Newton's First Scientific Publication[Sir] Isaac Newton. "A Letter of Mr. Isaac Newton, Professor of the Mathematicks in the University of Cambridge; containing his New Theory about Light and Colors: sent by the Author to the Publisher from Cambridge, Febr. 6. 1671/72; in order to be communicated to the R. Society." [London: John Martyn, 1672].
First printing of Newton's first scientific publication. Extracted from Philosophical Transactions, Volume 6, Number 80, February 19, 1671/72. Caption title. Small quarto (8.5 x 6.25 inches). Pages 3075-3095, [3, index].
Early twentieth-century calf. Covers decoratively paneled in blind, spine decoratively tooled in gilt in compartments with five raised bands and red morocco label tooled and lettered in gilt, marbled endpapers. Bookplate of the John Crerar Library, Chicago, on the front pastedown. Extensive underlining in an early hand, slight toning to contents, otherwise a superb copy.
"This was Newton's first scientific publication and one of his most important, leading to his brilliant work in optics. In this he recounted how he placed a glass prism in the path of a ray of light entering his darkened chamber thru a window-slit. Instead of a circular pattern of light upon the opposite wall Newton saw an oblong spectrum. A second, inverted prism restored the refracted light into a white ray. He concluded that sunlight (or white light) was composed of a mixture of light of many colors, each having its own degree of refrangibility and that none could be converted into another. This paper led to extended controversies with Hooke, Huygens, Linuc, Lucas, Pardies, and others" (Dibner).
"Newton had encountered the problem of colors during his years of discovery as an undergraduate, and very early he had entertained the idea that colors do not arise from the modification of homogeneous light, as the prevailing theory held, but from the separation of a heterogeneous mixture of rays each of which causes a different sensation of color. Near the beginning of 1666, he first performed his basic experiment of projecting a spectrum with a prism...On 6 February 1672, Newton mailed to Henry Oldenburg, the Secretary of the Royal Society, a summary statement of the theory he had expounded with far more detail and experimental support in his [Lucasian] lectures. Published at once in the Philosophical Transactions, it established Newton's reputation across Europe" (Lilly/Westfall).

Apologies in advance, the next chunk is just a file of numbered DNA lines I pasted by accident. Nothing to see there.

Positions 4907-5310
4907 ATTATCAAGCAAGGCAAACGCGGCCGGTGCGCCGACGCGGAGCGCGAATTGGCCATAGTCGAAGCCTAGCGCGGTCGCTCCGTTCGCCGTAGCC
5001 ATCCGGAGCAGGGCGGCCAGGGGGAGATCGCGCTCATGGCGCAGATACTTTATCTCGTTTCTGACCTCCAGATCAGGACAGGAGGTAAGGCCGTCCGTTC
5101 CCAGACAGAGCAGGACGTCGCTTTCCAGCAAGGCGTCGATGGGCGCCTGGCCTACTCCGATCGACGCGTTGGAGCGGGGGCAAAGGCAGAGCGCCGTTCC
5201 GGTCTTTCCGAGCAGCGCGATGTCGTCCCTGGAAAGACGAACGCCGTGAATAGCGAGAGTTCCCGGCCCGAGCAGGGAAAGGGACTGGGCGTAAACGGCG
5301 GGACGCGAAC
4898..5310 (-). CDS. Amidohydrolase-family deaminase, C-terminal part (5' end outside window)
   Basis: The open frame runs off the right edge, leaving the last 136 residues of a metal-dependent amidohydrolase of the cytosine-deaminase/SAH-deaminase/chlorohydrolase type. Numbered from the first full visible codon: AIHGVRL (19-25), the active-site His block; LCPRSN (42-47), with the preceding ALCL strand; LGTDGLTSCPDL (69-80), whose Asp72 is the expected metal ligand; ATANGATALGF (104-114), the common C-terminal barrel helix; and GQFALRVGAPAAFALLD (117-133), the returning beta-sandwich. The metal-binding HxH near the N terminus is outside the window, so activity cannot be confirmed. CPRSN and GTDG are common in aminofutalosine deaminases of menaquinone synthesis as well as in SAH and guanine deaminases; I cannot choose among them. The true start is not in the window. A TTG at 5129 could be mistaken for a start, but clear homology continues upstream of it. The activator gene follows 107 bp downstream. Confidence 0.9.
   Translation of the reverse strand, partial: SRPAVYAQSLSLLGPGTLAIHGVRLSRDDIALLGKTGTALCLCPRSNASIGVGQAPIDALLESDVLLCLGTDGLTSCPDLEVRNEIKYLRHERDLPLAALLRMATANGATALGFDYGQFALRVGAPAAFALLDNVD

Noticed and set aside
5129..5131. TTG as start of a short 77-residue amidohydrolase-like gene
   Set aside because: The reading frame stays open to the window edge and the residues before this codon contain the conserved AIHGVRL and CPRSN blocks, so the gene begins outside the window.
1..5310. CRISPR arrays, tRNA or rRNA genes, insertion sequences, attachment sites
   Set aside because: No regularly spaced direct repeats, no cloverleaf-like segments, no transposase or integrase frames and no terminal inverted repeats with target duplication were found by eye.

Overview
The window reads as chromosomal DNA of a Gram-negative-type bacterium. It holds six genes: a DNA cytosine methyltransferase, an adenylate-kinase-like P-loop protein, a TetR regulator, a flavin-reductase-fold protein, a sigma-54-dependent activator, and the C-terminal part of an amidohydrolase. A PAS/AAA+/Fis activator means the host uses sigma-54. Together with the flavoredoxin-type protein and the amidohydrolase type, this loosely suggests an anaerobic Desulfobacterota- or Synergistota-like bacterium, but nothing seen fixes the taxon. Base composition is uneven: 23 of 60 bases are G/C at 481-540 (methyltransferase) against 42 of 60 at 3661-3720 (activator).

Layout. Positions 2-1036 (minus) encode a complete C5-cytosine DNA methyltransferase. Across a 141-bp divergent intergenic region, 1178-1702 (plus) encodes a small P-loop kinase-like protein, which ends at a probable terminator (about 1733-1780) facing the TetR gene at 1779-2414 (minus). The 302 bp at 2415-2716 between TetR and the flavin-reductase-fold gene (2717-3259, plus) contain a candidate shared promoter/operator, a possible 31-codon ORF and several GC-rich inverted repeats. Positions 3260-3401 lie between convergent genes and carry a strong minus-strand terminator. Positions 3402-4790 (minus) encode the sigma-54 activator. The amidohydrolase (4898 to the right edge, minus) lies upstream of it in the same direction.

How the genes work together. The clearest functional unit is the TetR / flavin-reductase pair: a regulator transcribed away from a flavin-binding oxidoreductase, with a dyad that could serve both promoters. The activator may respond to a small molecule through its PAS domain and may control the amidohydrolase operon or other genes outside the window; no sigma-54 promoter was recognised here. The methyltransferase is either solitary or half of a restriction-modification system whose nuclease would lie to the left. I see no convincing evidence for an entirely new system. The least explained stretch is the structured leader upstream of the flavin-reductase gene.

Babson 165. Dibner, Heralds of Science, 144. Gray 231, no. 1. Grolier/Horblit 79a. Lilly/Westfall 79. Wallis 231 (1).
Fees, Shipping, and Handling Description: Books & Catalogs (view shipping information)
Sales Tax information | Terms and Conditions
Bidding Guidelines and Bid Increments
Glossary of Terms
Buyer's Premium per Lot:
19.5% of the successful bid (minimum $14) per lot.
Opens about 08/30/2017
Opens about 09/01/2017
Jewelry & Timepieces
Opens about 08/25/2017
Opens about 09/06/2017
Opens about 09/05/2017
Opens about 09/05/2017
Opens about 09/12/2017
Opens about 09/20/2017
Opens about 09/22/2017
Fine & Rare Wine
Opens about 09/25/2017
Opens about 09/26/2017
Opens about 09/29/2017
- Past Auction Values (prices, photos, full descriptions, etc.)
- Bid online
- Free Collector newsletter
- Want List with instant e-mail notifications
- Reduced auction commissions when you resell your
- Cash Advances
- More Bidders
- Trusted Experts
- Over 200,000 Satisfied Consignors Since 1976
Learn about consigning with us
Thank you so much for all your guidance and assistance throughout the auction process.View More Testimonials
HA.com receives more traffic than any other auction house website. (Source: Similarweb.com)